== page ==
On What Cathy Read Next last week
Monday – I published my review of A Book of Escapes and Hurried Journeys by John Buchan.
Tuesday – This week’s Top Ten Tuesday topic was Book Titles That Would Make Good Band Names.
Wednesday – WWW Wednesday is the opportunity to share what I’ve just read, what I’m currently reading and what I plan to read next…and have a good nose around to see what other bloggers are reading. I also published my review of The Wheelwright’s Daughter by Eleanor Porter as part of the blog tour.
Thursday – I shared my review of A Life Without End by Frederic Beigbeder.
Friday – I published my review of historical crime mystery The Figure in the Photograph by Kevin Sullivan
Saturday – I shared my review of The Hidden Village by Imogen Matthews.
As always, thanks to everyone who has liked, commented on or shared my blog posts on social media this week.
The Straits of Treachery by Richard Hopton (eARC, Allison & Busby, NetGalley)
September 1810. Raids across the Straits of Messina to disrupt preparations for the French invasion of the island have been repulsed with heavy casualties. George Warne, a bright young British officer, suspects treachery back in Messina, and is ordered to investigate. Warne uncovers a shadowy underworld of spies, traitors and informers where nothing is quite as it seems and where danger lurks around every corner. If the long-threatened French invasion erupts will Sicily’s defenders be prepared?
Then We Take Berlin (Joe Wilderness #1) by John Lawton (audio book)
Joe Wilderness is a World War II orphan, a condition that he thinks excuses him from common morality. Cat burglar, card sharp, and Cockney wide boy, the last thing he wants is to get drafted. But in 1946 he finds himself in the Royal Air Force, facing a stretch in military prison . . . when along comes Lt Colonel Burne-Jones to tell him MI6 has better use for his talents.
Posted to occupied Berlin, interrogating ex-Nazis, and burgling the odd apartment for MI6, Wilderness finds himself with time on his hands and the devil making work. He falls in with Frank, a US Army captain, with Eddie, a British artilleryman and with Yuri, a major in the NKVD and together they lift the black market scam to a new level. Coffee never tasted so sweet. And he falls for Nell Breakheart, a German girl who has witnessed the worst that Germany could do and is driven by all the scruples that Wilderness lacks.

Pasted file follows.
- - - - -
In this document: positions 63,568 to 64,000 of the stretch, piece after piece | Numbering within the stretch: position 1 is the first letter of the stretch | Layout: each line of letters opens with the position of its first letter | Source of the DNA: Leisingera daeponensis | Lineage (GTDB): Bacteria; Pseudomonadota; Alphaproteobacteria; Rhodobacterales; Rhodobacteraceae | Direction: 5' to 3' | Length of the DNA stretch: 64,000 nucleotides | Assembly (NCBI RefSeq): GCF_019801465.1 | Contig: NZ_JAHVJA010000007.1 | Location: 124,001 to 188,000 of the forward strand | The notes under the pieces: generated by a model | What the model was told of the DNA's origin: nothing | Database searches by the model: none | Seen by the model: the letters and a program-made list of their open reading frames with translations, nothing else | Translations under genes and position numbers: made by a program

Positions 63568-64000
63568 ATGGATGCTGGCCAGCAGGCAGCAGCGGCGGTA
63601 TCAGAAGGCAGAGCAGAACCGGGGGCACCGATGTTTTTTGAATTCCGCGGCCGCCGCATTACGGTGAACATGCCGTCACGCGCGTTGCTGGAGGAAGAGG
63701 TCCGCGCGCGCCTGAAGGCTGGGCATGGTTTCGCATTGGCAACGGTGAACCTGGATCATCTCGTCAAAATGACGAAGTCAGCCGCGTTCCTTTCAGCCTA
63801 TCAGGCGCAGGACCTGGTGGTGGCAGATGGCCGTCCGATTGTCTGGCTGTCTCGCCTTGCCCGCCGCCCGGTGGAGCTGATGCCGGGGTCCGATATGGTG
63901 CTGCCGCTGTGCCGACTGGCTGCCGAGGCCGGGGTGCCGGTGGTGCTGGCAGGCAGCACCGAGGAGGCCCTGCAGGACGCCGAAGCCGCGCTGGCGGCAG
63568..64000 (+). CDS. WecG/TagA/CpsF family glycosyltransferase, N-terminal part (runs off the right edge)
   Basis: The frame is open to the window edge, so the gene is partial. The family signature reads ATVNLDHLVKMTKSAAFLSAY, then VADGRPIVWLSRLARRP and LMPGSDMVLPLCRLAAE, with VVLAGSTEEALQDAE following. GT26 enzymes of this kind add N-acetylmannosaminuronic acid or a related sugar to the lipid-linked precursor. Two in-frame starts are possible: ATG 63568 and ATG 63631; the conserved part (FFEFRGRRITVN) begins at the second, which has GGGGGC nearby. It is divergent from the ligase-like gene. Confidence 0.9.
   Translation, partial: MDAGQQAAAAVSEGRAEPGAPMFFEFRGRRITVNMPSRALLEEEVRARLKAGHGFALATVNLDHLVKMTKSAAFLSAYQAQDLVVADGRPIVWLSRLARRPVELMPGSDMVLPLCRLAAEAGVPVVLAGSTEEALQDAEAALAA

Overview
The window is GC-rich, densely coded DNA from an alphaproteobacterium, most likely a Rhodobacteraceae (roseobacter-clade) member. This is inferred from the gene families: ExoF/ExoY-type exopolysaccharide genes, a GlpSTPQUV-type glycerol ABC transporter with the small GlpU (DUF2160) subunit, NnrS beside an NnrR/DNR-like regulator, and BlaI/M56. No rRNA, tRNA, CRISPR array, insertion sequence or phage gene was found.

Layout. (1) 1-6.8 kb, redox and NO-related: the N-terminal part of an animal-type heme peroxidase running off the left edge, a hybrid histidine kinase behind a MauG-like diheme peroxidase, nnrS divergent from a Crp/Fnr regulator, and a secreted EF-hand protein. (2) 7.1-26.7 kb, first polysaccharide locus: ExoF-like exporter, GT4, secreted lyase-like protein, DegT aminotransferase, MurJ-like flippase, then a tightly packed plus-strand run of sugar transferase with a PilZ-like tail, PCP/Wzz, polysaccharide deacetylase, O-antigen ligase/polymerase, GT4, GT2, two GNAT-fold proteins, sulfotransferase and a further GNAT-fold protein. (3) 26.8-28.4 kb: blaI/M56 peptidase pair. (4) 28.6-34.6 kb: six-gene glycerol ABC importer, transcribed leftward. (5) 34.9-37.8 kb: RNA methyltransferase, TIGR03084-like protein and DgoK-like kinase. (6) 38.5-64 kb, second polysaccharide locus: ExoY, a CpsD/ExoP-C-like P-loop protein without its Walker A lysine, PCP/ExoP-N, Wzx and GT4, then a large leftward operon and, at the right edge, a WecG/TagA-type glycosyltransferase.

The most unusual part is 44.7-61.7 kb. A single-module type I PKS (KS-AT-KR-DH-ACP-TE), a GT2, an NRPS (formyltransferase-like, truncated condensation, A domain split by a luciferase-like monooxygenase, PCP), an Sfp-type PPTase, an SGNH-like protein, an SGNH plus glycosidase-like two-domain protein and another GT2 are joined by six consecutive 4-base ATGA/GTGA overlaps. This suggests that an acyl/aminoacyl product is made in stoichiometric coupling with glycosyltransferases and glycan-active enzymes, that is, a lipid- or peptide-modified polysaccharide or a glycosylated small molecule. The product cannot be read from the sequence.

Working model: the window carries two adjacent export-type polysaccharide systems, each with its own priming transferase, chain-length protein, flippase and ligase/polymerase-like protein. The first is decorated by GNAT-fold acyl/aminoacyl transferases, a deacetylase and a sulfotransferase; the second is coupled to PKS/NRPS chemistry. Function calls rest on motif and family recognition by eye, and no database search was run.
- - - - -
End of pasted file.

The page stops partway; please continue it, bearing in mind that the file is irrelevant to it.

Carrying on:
Fifteen years later, June 1963. Wilderness is free-lance and down on his luck. A gumshoe scraping by on divorce cases. Frank is a big shot on Madison Avenue, cooking up one last Berlin scam . . . for which he needs Wilderness once more. Only now they’re not smuggling coffee, they’re smuggling people. And Nell? Nell is on the staff of West Berlin’s mayor Willy Brandt, planning for the state visit of the most powerful man in the world: “Ich bin ein Berliner!”
Paris Savages by Katherine Johnson (eARC, Allison & Busby, NetGalley)
Fraser Island, 1882. The population of the Badtjala people is in sharp decline following a run of brutal massacres. When German scientist Louis Müller offers to sail three Badtjala people – Bonny, Jurano and Dorondera – to Europe to perform to huge crowds, the proud and headstrong Bonny agrees, hoping to bring his people’s plight to the Queen of England. Accompanied by Müller’s bright, grieving daughter, Hilda, the group begins their journey to belle-Epoque Europe to perform in Hamburg, Berlin, Paris and eventually London. While crowds in Europe are enthusiastic to see the unique dances, singing, fights and pole climbing from the oldest culture in the world, the attention is relentless, and the fascination of scientists intrusive. When disaster strikes, Bonny must find a way to return home.
On What Cathy Read Next this week
- Blog Tour/Spotlight: The Thunder Girls by Melanie Blake
- Top Ten Tuesday: Books I Wish I’d Read As A Child
- Waiting on Wednesday
- Blog Tour/Book Review: Living Among The Dead by Adena Bernstein Astrowsky
- Six Degrees of Separation